Favourites2Lay System Review
Favourites2Lay System Review
Googling the interweb for comments about product and services from Paul Fowlie returns somewhat of a mixed bag. But never being one to judge a book by its cover, always assume innocence until proven guilty, I’m out to see if the sales hype on Favourites2Lay is all bark with no bite. Hopefully, in buying this system a fool is not easily parted from his (or her) money. Having managed to get as many cliches into the start as possible, let’s get on with looking at what you get for your money with Favourites2Lay .
Well, you will need to part with £95 to purchase this system and you will recieve one page. Yes,that’s right…. ONE Page. Or put it another way the number of pages in the document is greater than zero and less than two. I actually find this very refreshing. When we part with our hard earned cash for a system, there are very few of us who are looking for yet another Betfair tutorial, or an explanation into the differences between back and lay betting. We can find that anywhere on the internet. What do we want? System Rules! When do we want it? NOW!
In the Favourites2Lay document you get:
- The detailed rules All 9 rules are very simple, easy to understand and easy to execute.
- A brief expalnation as to why the system works, which is by targeting a category of race that should select value lays.
- A summary of the rules. Useful, but not really necessary as the rules are quite clear.
Having said that we should not need to be told the bl**din’ obvious, I would say that a comment to the effect that the rules use Racing Post data would be useful. Online access is perfectly OK, although you will need a subscription to access the information for the system.
The system can be used on all race types in the UK only, so no Irish mettings. According to the sales page, Favourites2Lay is a low liability laying system with the average lay being 3.07 on Betfair and the average losing bet 2.44, although be warned you could be laying as high as 8.0 (the figures quoted are averages). There should be an average of two and a half bets per day, so there should be enough betting activity to keep most people happy. As the name of the system implies, you will be laying favourites, therefore bets need to be placed as near to the off as possible to ensure that you are catching the true Betfair favourite (not industry favourite).
The review will be run for 45 days with all bets being placed to £10 level stakes. The author recommends a 30 point betting bank, therefore the review will start with a £300 bank. Each day’s selections will be listed to Betfair SP and will assume Betfair commision of 5%.
So what did Favourites2Lay have in store for us over the 45 day review period?
Favourites2Lay Summary Results
Total Review Days: 45
Total Racing Days: 34
Total Number of Bets: 96
Average No. of Bets Per Day: 2.13
Total Winning Bets: 59
Strike Rate: 61.5%
Maximum Losing Run: 4 races (twice)
Maximum Winning Run: 12 races (once)
Total Profit: £72.50
Total Costs During Review:
£95 (system cost)
£29.50 (Betfair commission costs)
Net Loss: -£52.00
To be honest it felt like a big anti-climax. The Favourites2Lay sales pitch builds you up and the system even started with a matching burst of success, but then it seemed to slowly let you down deflating the air out of the early profits. As the final graph shows, it wasn’t a short sharp process, but an ever-so slow, dragging it out affair. Favourites2Lay repeatedly gave out little rays of hope only to keep taking it away from you over and over again. At the end of the day, the system didn’t even make the cost of the system.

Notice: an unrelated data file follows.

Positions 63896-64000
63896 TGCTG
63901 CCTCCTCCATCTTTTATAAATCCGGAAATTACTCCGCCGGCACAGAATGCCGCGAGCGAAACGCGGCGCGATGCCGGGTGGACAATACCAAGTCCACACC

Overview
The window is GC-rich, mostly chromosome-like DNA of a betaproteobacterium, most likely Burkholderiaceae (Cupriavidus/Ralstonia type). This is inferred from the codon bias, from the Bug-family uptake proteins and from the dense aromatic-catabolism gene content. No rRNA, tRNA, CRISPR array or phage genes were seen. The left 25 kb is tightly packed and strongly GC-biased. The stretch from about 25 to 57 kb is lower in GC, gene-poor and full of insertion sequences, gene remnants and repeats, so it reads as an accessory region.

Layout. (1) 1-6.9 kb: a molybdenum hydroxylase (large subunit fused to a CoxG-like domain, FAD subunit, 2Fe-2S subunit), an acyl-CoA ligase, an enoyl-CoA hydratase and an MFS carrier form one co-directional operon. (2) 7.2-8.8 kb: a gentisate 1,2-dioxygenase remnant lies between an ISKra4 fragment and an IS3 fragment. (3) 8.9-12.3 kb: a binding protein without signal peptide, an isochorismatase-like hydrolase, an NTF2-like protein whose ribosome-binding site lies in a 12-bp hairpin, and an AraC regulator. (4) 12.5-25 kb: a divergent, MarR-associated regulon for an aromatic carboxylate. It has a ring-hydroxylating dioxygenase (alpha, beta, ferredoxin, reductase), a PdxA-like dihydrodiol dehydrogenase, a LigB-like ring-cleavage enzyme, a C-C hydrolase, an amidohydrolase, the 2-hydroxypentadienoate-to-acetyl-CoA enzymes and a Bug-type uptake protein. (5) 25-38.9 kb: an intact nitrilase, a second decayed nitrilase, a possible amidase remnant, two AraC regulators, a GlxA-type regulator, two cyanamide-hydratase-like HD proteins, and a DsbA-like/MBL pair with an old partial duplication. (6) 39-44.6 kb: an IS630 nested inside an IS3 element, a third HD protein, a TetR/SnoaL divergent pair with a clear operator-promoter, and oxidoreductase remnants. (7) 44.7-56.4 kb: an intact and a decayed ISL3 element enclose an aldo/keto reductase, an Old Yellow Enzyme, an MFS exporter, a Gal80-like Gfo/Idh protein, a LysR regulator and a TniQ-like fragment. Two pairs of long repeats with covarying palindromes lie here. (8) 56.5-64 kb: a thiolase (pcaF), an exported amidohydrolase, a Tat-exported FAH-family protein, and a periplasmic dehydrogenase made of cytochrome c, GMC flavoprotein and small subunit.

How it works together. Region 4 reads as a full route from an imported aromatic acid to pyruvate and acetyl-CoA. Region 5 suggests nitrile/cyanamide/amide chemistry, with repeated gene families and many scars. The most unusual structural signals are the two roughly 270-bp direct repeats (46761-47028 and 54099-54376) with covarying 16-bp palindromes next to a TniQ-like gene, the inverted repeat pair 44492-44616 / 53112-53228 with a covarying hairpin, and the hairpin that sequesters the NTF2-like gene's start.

As Favourites2Lay started off, it looked as though this could be a twenty points per month system quite easily. But as you can see from the graph, as the review progressed, it probably just about made the five points per month mark.
I find the premise on which Favourites2Lay is claimed to work to be a little ‘old hat’ compared with today’s successful systems. It is not based on firm statistical analysis, more on an ‘emotional’ supposition that trainers fancy their chances in this type of race. I can see from the historical results that Favourites2Lay has worked in the past, but the dips in the results show that it hasn’t worked all of the time. But there again, I have yet to find a system that does.
Something that might interest readers of this review is that Paul Fowlie, the author of Favourites2Lay, contacted the review team towards the end of the review and asked for the review to be pulled from the website. The reason? In his own words “This month it is struggling a bit….. you will no doubt give it the thumbs down”. I will say no more and allow you, dear reader, to make of this what you will.
So after finding all of the negatives about the review, why am I finding myself reluctant to turn Favourites2Lay down point blank? Well, for this I have to refer back to the historical results. Due to the nature of the system, it is impossible to back check the results because you cannot determine qualifying races. However, on the basis that the results are accurate, in the 7 months from 1st June 2010 to the end of 2010, Favourites2Lay made over 93 points. Not only that, but to early February 2011, it had made a further 26 points.
Whether or not you believe in the principles of Favourites2Lay or not, the results are quite good. But only having the results for nine months of its operation, it is not prudent to say whether its performance is sustainable.
Therefore, I am going to hedge my bets with this one and place Favourites2Lay on the “Neutral” pile, leaving you, the reader to make the final judgement.